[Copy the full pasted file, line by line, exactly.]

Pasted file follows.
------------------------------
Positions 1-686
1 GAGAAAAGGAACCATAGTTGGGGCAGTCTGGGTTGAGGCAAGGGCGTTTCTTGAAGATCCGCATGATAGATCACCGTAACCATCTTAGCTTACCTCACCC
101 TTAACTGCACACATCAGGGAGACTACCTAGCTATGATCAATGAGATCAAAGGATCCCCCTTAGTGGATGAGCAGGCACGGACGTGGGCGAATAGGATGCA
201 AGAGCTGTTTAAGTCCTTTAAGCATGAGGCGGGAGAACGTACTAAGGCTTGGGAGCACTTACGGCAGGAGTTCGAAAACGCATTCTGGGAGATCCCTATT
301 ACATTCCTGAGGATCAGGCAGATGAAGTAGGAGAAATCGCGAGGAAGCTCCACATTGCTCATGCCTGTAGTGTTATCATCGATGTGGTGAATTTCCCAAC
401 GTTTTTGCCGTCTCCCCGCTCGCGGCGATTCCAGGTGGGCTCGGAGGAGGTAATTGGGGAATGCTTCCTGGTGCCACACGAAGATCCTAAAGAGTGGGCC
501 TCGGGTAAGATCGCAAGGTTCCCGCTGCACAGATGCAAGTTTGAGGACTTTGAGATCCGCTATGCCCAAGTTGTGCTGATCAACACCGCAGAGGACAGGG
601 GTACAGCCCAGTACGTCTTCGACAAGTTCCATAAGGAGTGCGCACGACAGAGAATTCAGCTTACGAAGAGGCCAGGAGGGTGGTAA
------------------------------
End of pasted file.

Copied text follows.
Positions 1-686
1 GAGAAAAGGAACCATAGTTGGGGCAGTCTGGGTTGAGGCAAGGGCGTTTCTTGAAGATCCGCATGATAGATCACCGTAACCATCTTAGCTTACCTCACCC
101 TTAACTGCACACATCAGGGAGACTACCTAGCTATGATCAATGAGATCAAAGGATCCCCCTTAGTGGATGAGCAGGCACGGACGTGGGCGAATAGGATGCA
201 AGAGCTGTTTAAGTCCTTTAAGCATGAGGCGGGAGAACGTACTAAGGCTTGGGAGCACTTACGGCAGGAGTTCGAAAACGCATTCTGGGAGATCCCTATT
301 ACATTCCTGAGGATCAGGCAGATGAAGTAGGAGAAATCGCGAGGAAGCTCCACATTGCTCATGCCTGTAGTGTTATCATCGATGTGGTGAATTTCCCAAC
401 GTTTTTGCCGTCTCCCCGCTCGCGGCGATTCCAGGTGGGCTCGGAGGAGGTAATTGGGGAATGCTTCCTGGTGCCACACGAAGATCCTAAAGAGTGGGCC
501 TCGGGTAAGATCGCAAGGTTCCCGCTGCACAGATGCAAGTTTGAGGACTTTGAGATCCGCTATGCCCAAGTTGTGCTGATCAACACCGCAGAGGACAGGG
601 GTACAGCCCAGTACGTCTTCGACAAGTTCCATAAGGAGTGCGCACGACAGAGAATTCAGCTTACGAAGAGGCCAGGAGGGTGGTAA